Reconstruction:Proto-Indo-European/h₂ówis

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This Proto-Indo-European entry contains reconstructed words and roots. As such, the term(s) in this entry are not directly attested, but are hypothesized to have existed based on comparative evidence.

Proto-Indo-European[edit]

Alternative forms[edit]

Reconstruction[edit]

Lycian and Tocharian reflexes necessarily point to *h₂ówis. However, this noun is usually reconstructed as *h₃éwis in order to "account for the Anatolian and Armenian h- and for pervasive o-vocalism, in spite of the Tocharian form, which then remains unexplained" (Lubotsky). Alternatively, acrostatic ablauting *h₂ówi- ~ *h₂éwi- paradigm can be reconstructed (such as the one presented here in the declension table), and then one can "assume that the attested forms have the o-vocalism of the former variant, and the h- of the latter" (Lubotsky).

R. A. Pooth argues that the word has the original meaning "one who produces clothing (from wool)". See *h₂éwis.

Noun[edit]

*h₂ówis f[9][10]

  1. sheep

Inflection[edit]

Athematic, acrostatic
singular
nominative *h₂ówis
genitive *h₂éwis
singular dual plural
nominative *h₂ówis *h₂ówih₁(e) *h₂óweyes
vocative *h₂ówi *h₂ówih₁(e) *h₂óweyes
accusative *h₂ówim *h₂ówih₁(e) *h₂ówims
genitive *h₂éwis *? *h₂éwyoHom
ablative *h₂éwis *? *h₂éwimos
dative *h₂éwyey *? *h₂éwimos
locative *h₂éwi *? *h₂éwisu
instrumental *h₂éwih₁ *? *h₂éwibʰi

Comment[edit]

Many languages (Germanic, Tocharian) show a semantic shift from "sheep" (male or female) to "ewe".

In Balto-Slavic, the PIE root was generalized to form both the nouns for sheep and ram via the usual derivative suffixes, but only the sheep sense is listed here for all of them except for Old Prussian in which the sheep word wasn't recorded. See further on the *ovьnъ.

Derived terms[edit]

Descendants[edit]

References[edit]

  1. ^ Kloekhorst, Alwin (2008) Etymological Dictionary of the Hittite Inherited Lexicon (Leiden Indo-European Etymological Dictionary Series; 5), Leiden, Boston: Brill, →ISBN, page 393
  2. ^ Beekes, Robert S. P. (2010) Etymological Dictionary of Greek (Leiden Indo-European Etymological Dictionary Series; 10), with the assistance of Lucien van Beek, Leiden, Boston: Brill, page 1060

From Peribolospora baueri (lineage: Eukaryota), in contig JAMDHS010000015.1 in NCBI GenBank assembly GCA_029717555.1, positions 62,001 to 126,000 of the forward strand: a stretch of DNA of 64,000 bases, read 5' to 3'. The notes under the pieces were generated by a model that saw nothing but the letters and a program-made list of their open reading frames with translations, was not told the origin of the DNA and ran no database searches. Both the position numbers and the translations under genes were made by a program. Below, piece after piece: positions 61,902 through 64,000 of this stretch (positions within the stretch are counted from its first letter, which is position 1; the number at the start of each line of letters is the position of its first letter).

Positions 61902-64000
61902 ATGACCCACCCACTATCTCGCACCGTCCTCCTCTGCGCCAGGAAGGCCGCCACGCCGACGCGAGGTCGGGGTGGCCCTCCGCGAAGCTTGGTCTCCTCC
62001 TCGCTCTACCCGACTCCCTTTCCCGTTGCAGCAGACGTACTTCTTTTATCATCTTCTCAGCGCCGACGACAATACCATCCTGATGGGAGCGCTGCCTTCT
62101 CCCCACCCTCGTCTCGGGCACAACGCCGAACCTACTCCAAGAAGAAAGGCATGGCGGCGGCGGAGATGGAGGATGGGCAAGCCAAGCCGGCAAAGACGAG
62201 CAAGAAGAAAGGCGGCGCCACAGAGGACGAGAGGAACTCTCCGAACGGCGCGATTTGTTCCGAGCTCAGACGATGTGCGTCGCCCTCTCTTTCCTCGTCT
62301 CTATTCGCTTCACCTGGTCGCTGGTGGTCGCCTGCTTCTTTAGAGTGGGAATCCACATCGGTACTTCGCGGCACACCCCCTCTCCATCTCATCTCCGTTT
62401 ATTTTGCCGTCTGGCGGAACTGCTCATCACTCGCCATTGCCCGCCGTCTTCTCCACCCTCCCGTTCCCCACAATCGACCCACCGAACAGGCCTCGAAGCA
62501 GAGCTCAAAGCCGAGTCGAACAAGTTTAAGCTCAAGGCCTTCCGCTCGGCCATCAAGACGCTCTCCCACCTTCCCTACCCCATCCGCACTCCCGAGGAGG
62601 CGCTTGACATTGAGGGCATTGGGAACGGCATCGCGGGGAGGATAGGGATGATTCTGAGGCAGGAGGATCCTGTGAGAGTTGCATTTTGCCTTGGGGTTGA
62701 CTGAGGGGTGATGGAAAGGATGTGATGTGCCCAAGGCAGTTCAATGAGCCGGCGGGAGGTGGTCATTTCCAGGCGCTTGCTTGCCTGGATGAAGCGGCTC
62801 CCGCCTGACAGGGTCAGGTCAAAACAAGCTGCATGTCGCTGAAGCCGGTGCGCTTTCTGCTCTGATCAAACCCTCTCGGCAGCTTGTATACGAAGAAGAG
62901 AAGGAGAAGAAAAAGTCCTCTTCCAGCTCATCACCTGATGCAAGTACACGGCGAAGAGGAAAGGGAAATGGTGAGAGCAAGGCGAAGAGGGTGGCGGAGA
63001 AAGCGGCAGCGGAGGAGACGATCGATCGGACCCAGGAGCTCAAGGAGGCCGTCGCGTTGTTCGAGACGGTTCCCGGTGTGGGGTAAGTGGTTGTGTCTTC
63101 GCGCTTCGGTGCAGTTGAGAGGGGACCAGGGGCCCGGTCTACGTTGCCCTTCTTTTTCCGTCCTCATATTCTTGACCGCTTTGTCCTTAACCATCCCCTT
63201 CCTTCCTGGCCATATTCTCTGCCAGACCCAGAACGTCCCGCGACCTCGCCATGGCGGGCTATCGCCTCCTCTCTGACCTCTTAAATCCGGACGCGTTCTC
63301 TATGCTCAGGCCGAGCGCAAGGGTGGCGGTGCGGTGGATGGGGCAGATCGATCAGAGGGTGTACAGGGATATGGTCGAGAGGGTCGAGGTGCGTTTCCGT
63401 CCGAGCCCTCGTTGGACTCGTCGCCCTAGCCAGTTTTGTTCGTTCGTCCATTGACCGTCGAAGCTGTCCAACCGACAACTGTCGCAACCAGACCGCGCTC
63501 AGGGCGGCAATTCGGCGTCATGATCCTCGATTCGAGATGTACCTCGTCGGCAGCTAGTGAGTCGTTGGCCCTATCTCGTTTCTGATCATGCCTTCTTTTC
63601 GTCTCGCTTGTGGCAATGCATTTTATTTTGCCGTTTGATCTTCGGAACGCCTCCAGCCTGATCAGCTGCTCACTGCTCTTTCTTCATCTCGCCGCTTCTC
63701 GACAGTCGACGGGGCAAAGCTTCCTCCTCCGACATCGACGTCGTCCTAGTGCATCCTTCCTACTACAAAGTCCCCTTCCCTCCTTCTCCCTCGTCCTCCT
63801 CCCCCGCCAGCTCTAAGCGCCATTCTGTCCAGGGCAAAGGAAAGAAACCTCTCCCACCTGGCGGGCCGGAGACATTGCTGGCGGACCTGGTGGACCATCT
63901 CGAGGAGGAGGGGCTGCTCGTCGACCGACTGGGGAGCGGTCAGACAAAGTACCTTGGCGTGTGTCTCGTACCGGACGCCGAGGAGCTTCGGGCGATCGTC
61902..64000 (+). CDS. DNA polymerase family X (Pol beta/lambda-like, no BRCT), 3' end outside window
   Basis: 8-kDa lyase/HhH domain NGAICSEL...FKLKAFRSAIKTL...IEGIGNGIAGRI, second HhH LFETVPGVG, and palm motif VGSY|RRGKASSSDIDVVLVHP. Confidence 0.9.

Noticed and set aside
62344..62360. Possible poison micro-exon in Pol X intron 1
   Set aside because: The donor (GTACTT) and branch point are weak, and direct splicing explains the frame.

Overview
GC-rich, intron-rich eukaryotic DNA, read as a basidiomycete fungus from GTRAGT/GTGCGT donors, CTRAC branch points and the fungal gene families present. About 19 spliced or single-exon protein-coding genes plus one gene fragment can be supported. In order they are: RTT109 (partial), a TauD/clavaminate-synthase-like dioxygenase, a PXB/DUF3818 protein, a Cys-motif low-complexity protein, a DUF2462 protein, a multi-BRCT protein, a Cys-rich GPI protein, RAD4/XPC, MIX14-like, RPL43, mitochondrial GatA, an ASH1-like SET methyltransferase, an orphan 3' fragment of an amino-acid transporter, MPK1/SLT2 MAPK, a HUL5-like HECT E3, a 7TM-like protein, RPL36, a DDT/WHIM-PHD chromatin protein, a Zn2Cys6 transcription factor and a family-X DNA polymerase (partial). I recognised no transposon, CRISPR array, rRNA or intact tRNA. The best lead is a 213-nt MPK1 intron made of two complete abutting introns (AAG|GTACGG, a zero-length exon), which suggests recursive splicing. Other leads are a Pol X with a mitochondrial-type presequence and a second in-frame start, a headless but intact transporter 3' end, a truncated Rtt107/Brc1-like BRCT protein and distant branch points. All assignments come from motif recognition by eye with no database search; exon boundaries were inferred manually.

3. ^ De Vaan, Michiel (2008) Etymological Dictionary of Latin and the other Italic Languages (Leiden Indo-European Etymological Dictionary Series; 7), Leiden, Boston: Brill, page 437
  4. ^ Kroonen, Guus (2013) Etymological Dictionary of Proto-Germanic (Leiden Indo-European Etymological Dictionary Series; 11), Leiden, Boston: Brill, page 45
  5. ^ Sihler, Andrew L. (1995) New Comparative Grammar of Greek and Latin, Oxford, New York: Oxford University Press, →ISBN, page 313
  6. ^ Aug. Schleicher, 1868, Eine fabel in indogermanischer ursprache; in: A. Kuhn & A. Schleicher (eds.), Beiträge zur vergleichenden Sprachforschung auf dem Gebiete der arischen, celtischen und slawischen Sprachen. Fünfter Band, Berlin, 1868, p. 206-208; also cited in: Bela Brogyanyi (ed.), Studies in Diachronic, Synchronic, and Typological Linguistics: Festschrift for Oswald Szemerényi on the Occasion of His 65th Birthday, 1979, p. 455-457
  7. ^ Hermann Hirt, 1939; cited in: Bela Brogyanyi (ed.), Studies in Diachronic, Synchronic, and Typological Linguistics: Festschrift for Oswald Szemerényi on the Occasion of His 65th Birthday, 1979, p. 457-459
  8. ^ W. P. Lehmann & L. Zgusta, 1979, Schleicher's Tale after a Century; in: Bela Brogyanyi (ed.), Studies in Diachronic, Synchronic, and Typological Linguistics: Festschrift for Oswald Szemerényi on the Occasion of His 65th Birthday, 1979, p. 462
  9. ^ Ringe, Don (2006) From Proto-Indo-European to Proto-Germanic, Oxford University Press
  10. ^ Clackson, James (2007) Indo-European Linguistics: An Introduction (Cambridge Textbooks in Linguistics), Cambridge: Cambridge University Press, page 206
  11. ^ Witczak, Krzysztof T. (2003), “New Evidence for the Indo-European Terminology for sheep”, in Lingua Posnaniensis, volume XLV, pages 144-145

See also[edit]